Caroline Mungomo, in her late 20s, is an example of birth attendants who defy the odds to provide the best services possible amid lack of tools.
Mungomo, who was in-charge of Chonde Community Hospital in Mulanje until recently when she went for further studies, helped countless women deliver at the facility.
It did not come as a surprise, therefore, that beneficiary communities, including those from some parts of Luchenza in Thyolo, protested her departure because they suspected that she was being transferred to another station.
Group village head (GVH) Kapichi says there are still many births occurring in homes without the help of skilled health workers.
Kapichi explains that those who choose home deliveries in the absence of skilled professional attendants cite various reasons for shunning health facilities.
She explains: “Cultural and religious beliefs, long distances or difficult access to birth facility, costs of waiting at maternity of quality care are part of the reasons cited by those shunning health facilities.”
Kapichi, however, notes that the presence of a professional attendant at each birth can lead to a marked reduction in maternal mortality and morbidity.
Malawi Health Equity Network (Mehn) executive director, Martha Kwataine, says professional healthcare during childbirth is one of the indicators used to assess progress towards Sustainable Development Goals (SDGs) of improving maternal health.
Kwataine acknowledges that government and its cooperating partners have done a commendable job of encouraging women to deliver at health facilities.
“There are community health workers all over the country who make follow-up calls on pregnant women, encourage them to go for antenatal care and persuade them to deliver from hospitals,” says Kwataine.
She, however, emphasises the need for community involvement if mothers are to stay safe during childbirth.
Chrissy Tito, 34, of group village head (GVH) Davide in Traditional Authority (T/A) Makoko in Nsanje, says, although she lives over 18 kilometres away from Makoko Health Centre, she still goes for antenatal care during her pregnancy to ensure good health of her baby and herself.
Tito advises fellow women to always seek the advice of health workers.
“Once a woman finds out she is pregnant, she should always take the initiative to regularly consult a trained health worker throughout her nine months of pregnancy. This is critical for the good health of both the mother and baby,” she explains.
The centre was constructed about four years ago, but remains underutilised because the Ministry of Health has not assigned health workers to serve at the facility.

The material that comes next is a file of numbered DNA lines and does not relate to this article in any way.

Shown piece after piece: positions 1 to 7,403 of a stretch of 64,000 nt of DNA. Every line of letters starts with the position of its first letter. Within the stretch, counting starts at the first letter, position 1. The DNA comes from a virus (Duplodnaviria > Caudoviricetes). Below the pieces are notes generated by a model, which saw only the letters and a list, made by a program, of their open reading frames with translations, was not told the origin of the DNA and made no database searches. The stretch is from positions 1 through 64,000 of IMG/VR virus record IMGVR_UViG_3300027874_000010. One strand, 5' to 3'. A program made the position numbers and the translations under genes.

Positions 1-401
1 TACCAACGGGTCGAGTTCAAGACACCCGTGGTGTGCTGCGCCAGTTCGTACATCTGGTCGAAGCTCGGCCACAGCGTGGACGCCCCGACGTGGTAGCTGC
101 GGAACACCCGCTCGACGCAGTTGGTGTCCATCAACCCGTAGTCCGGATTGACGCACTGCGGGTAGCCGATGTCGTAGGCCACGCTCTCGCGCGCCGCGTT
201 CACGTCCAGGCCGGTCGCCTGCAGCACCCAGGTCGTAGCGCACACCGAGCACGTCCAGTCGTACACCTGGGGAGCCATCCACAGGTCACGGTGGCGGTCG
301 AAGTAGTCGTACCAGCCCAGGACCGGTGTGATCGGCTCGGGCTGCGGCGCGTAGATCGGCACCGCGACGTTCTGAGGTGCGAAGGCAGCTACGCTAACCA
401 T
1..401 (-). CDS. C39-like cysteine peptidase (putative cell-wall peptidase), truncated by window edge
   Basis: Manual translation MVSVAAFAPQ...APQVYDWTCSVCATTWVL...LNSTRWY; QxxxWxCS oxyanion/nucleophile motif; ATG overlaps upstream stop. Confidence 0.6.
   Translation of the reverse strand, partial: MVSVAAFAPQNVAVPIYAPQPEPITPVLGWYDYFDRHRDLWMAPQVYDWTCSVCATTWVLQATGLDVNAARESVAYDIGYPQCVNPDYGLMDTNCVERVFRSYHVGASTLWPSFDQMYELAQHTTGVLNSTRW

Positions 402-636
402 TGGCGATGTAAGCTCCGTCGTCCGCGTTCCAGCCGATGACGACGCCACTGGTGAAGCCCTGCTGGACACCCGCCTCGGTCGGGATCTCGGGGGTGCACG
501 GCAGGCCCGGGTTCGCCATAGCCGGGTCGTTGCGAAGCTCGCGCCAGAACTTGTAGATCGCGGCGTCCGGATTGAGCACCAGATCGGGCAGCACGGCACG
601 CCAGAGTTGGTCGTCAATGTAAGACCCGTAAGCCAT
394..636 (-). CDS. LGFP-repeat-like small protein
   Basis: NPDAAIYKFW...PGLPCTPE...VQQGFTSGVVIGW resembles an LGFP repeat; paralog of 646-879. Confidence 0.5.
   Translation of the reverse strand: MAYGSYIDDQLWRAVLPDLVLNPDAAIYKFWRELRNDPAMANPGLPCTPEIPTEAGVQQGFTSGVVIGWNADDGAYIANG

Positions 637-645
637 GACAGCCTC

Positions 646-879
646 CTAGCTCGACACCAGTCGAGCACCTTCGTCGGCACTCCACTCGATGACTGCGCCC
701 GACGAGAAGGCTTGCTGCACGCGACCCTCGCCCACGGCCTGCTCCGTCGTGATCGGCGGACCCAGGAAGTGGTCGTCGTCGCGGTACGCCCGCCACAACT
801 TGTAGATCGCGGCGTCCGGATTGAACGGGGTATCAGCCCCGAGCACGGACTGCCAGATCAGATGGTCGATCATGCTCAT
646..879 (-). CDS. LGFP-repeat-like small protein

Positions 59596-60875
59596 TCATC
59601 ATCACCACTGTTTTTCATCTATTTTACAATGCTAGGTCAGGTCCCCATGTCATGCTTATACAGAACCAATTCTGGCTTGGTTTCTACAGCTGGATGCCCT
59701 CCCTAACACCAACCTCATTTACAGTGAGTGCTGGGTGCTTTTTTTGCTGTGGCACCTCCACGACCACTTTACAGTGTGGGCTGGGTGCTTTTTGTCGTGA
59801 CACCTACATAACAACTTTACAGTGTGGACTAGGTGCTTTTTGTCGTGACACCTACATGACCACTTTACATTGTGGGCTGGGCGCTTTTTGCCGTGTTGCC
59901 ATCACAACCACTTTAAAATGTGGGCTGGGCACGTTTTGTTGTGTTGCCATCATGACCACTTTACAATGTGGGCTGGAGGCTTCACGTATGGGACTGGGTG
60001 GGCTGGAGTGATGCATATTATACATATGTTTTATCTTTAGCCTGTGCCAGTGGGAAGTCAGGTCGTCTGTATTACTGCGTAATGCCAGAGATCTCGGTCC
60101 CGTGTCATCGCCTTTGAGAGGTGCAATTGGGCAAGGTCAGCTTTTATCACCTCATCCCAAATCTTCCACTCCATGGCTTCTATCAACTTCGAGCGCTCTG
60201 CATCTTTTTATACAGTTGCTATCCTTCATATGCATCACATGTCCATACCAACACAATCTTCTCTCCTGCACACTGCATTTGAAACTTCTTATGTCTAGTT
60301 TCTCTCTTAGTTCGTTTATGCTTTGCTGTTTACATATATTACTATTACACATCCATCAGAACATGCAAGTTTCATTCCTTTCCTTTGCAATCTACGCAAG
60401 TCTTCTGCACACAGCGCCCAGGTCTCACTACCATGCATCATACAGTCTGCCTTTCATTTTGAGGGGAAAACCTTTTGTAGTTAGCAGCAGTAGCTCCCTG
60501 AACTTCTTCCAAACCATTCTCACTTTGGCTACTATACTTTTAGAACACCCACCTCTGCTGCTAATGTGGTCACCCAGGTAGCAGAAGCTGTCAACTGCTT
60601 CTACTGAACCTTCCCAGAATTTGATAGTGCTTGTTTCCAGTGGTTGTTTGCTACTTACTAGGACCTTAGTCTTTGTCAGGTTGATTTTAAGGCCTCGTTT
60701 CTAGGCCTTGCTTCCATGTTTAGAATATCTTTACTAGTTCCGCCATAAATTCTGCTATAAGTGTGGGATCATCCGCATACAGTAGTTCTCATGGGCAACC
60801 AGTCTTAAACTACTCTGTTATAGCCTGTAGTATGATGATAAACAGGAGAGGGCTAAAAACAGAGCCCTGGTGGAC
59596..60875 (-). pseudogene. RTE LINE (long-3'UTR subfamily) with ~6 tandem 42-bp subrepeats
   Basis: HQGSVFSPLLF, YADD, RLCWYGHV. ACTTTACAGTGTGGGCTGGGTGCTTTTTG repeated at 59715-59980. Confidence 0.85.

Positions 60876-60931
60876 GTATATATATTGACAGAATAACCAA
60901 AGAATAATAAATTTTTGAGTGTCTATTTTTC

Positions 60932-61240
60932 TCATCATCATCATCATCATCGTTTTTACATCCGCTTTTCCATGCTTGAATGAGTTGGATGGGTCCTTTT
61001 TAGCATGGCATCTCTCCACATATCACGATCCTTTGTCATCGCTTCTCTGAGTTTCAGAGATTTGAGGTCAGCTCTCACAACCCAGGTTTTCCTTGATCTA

GVH Davide urges government to match its policy on safe motherhood and child health with provision of antenatal clinics within walking distances.
“Otherwise, the cost of transport to get to health centres will continue hindering people,” says the chief.
Davide states that some women who
initially recognised the benefits of the service in her area are being disappointed by perennial inadequate staff and lack of resources in health facilities.
He, therefore, implores authorities to equip all antenatal clinics with adequate medical equipment and human resource if the programme is to succeed.
“Otherwise, what will stop expectant women from reverting to traditional birth attendants who might be readily available?” he wonders.
Minister of Health Peter Kumpalume notes that despite government making strides in providing civic education on the importance of antenatal and postnatal care, long distances and shortage of staff remain major setbacks towards efforts to promote safe motherhood and child health in rural parts of the country.
Kumpalume says government also acknowledges that free antenatal care is not enough as expectant women have to meet the cost of transport to get to health centres.
The minister says it is for this reason that government has trained selected traditional birth attendants (TBAs) in modern delivery care.
“All this shows how committed government is towards achieving the reduction of maternal mortality ratio by three quarters as per the United Nations Millennium Development Goal [MDG] 5. In fact, government is in the middle of reviewing a policy on the distance patients or expectant mothers are supposed to walk before accessing their nearest health centres,” he explains.